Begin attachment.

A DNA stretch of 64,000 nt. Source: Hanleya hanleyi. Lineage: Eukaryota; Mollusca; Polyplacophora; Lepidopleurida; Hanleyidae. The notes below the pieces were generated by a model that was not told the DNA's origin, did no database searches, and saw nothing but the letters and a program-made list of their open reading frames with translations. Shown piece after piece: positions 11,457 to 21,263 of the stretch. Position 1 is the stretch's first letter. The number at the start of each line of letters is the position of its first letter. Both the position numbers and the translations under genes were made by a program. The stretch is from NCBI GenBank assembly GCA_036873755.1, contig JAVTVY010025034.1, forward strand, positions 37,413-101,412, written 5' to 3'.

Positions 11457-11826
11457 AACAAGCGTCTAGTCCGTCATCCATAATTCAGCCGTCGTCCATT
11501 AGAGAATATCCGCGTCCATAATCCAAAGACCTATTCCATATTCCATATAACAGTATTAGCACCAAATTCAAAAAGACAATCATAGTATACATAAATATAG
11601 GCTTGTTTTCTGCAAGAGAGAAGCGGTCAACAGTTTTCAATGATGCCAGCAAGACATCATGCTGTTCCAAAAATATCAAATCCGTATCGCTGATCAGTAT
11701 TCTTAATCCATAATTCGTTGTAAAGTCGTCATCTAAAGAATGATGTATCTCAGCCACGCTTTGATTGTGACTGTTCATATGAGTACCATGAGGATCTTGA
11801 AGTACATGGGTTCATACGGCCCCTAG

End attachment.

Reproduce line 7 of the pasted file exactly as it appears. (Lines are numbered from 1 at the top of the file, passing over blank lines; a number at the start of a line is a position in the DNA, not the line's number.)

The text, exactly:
11801 AGTACATGGGTTCATACGGCCCCTAG